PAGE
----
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There have been 12 suicides so far this year in Eagle County — five more than the annual average and a staggering pace of 23 per 100,000 residents. The Colorado per capita suicide rate was 20.3 per 100,000 residents in 2016, which is well ahead of the national rate of 13.3 suicides per 100,000 in 2015.
What’s alarming to Eagle County Public Health and Environment Director Chris Lindley, an epidemiologist by trade, is that a county of just over 53,000 people is on a record pace for suicides this year and we’re just now entering the holiday season when there are typically more suicide deaths.
“Right now in Eagle County this year there’s been 12 suicides,” Lindley said. “Nobody’s talking about that. That is more than last year, and we’re only part way through the year. The majority of those suicides have been women. Normally suicides are 9 to 1 men to women.
“Why aren’t we asking ourselves what the hell is going on? Why are our moms and our sister and our daughters taking their lives? What are we missing here?”
Anyone in need of free, local 24/7 crisis services, for themselves of for a friend, should use these numbers:
But Lindley also urges people to connect with other people. Look out for your friends and neighbors and ask them how they’re doing.
“We’ve got to change this culture of everything’s just in time and I’m going to text you or Facebook or Twitter you versus I’m just going to walk up and ask you how you’re doing, or I’m going to go for a walk with you, or I’m going to come hang out,” Lindley said.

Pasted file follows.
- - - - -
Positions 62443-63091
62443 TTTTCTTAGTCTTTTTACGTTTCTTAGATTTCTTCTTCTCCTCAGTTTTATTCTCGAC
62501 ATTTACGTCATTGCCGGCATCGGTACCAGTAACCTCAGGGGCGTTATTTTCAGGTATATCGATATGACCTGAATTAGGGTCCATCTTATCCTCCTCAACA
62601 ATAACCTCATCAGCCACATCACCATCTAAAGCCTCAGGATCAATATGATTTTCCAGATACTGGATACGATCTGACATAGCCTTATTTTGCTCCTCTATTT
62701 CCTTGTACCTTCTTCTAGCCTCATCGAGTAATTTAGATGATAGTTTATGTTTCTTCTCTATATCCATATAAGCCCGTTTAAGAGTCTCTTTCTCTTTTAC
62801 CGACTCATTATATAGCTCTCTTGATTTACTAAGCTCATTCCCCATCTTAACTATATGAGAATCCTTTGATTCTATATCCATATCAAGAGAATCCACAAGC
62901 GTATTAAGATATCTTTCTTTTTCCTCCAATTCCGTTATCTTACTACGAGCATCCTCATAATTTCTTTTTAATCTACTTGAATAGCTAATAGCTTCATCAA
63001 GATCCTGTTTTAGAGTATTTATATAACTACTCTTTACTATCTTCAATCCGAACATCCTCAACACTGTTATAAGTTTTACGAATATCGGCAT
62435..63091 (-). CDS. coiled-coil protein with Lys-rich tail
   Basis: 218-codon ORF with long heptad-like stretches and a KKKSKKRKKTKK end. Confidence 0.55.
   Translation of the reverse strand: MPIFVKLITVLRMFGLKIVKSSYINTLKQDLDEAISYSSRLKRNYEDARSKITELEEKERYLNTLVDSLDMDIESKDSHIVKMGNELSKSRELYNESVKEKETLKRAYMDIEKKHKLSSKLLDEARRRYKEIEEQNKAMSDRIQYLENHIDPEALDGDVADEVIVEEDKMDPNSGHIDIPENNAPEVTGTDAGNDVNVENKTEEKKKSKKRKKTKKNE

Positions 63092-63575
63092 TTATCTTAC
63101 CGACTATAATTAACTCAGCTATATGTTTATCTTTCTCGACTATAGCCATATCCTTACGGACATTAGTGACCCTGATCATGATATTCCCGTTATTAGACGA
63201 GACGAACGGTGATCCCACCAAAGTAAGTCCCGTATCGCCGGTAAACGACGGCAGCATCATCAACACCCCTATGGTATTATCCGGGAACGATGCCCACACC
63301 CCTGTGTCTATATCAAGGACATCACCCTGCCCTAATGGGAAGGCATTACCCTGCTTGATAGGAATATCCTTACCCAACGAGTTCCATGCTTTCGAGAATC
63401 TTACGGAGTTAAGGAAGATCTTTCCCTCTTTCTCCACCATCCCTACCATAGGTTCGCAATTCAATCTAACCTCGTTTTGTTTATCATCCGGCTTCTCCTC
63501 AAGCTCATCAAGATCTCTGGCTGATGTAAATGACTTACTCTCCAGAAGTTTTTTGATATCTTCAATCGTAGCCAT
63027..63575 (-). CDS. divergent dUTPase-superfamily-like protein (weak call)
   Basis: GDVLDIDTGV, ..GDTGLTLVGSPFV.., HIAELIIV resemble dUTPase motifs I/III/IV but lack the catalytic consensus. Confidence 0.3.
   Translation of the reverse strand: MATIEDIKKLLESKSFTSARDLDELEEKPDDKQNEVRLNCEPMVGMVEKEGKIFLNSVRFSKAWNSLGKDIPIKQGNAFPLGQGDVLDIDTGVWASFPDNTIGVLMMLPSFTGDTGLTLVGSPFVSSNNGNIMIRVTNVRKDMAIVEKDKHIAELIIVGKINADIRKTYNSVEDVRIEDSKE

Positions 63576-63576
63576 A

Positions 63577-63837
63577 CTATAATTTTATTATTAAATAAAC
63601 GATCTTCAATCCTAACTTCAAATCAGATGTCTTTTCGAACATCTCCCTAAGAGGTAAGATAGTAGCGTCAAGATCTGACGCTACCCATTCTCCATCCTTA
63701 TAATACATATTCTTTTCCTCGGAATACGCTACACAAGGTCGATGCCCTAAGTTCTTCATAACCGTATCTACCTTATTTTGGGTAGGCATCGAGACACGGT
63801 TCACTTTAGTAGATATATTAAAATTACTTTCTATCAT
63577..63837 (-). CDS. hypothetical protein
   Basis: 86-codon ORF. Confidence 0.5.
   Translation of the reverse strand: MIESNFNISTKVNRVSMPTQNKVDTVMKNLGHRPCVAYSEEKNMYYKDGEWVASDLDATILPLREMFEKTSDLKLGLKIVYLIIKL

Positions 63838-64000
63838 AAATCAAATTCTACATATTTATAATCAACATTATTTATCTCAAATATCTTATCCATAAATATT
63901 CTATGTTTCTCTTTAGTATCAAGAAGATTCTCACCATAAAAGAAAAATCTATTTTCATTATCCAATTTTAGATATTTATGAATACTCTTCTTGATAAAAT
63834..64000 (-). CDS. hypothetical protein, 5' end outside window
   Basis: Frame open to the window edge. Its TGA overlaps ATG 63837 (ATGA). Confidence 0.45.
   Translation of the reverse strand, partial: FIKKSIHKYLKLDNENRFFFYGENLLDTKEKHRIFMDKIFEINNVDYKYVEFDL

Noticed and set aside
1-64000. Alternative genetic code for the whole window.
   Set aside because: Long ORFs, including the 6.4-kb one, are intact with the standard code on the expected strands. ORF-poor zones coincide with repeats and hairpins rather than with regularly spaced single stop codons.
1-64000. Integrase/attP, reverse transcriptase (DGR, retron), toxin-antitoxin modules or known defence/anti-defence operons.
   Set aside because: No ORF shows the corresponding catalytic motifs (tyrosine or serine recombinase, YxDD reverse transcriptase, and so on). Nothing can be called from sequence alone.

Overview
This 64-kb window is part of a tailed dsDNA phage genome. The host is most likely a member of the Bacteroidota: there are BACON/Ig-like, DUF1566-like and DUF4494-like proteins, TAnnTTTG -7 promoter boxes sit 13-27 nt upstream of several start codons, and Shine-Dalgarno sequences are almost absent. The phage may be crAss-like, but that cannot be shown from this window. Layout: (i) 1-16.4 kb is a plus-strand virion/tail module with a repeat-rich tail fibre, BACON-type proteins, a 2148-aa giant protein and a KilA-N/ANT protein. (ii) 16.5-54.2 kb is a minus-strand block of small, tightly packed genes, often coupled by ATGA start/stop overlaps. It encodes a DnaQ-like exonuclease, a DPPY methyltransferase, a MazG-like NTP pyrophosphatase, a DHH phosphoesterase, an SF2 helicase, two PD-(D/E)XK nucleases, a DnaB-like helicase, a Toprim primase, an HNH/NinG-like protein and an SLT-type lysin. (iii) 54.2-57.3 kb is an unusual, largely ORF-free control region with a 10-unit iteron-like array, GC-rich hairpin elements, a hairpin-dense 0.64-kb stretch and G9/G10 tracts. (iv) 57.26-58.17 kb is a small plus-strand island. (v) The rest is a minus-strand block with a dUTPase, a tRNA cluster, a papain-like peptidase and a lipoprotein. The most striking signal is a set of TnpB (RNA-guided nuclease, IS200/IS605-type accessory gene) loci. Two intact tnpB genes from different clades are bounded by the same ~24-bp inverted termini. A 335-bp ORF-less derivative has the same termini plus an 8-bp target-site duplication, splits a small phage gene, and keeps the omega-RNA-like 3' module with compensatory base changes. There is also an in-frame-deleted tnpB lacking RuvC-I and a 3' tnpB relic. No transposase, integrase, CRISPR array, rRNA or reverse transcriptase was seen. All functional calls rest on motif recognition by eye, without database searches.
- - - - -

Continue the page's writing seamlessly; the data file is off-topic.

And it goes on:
“We have to schedule and make time to have personal interaction with each other. We are fundamentally human, we’re mammals. We’re designed for that. And I think one of the biggest increases in mental health illness is a lack of social interaction that people are having.”
Nothing can substitute for actually interacting with other people and assessing their mood, Lindley said, especially this time of year.
“As technology improves, it’s actually hurting us,” Lindley said. “It’s not helping us. Talking to someone via text message, there’s no real social connectiveness between two people. You can’t read their body language or anything like that.”
The Iraq War veteran and former state health department worker also would like to see dramatically stepped-up mental health services in Eagle County, where there currently are no in-patient beds for mental health or substance abuse issues.
Eagle County Ballot Issue 1A, being decided by voters Nov. 7, would change all of that with a tax on recreational marijuana to fund mental health and substance abuse services throughout Eagle County.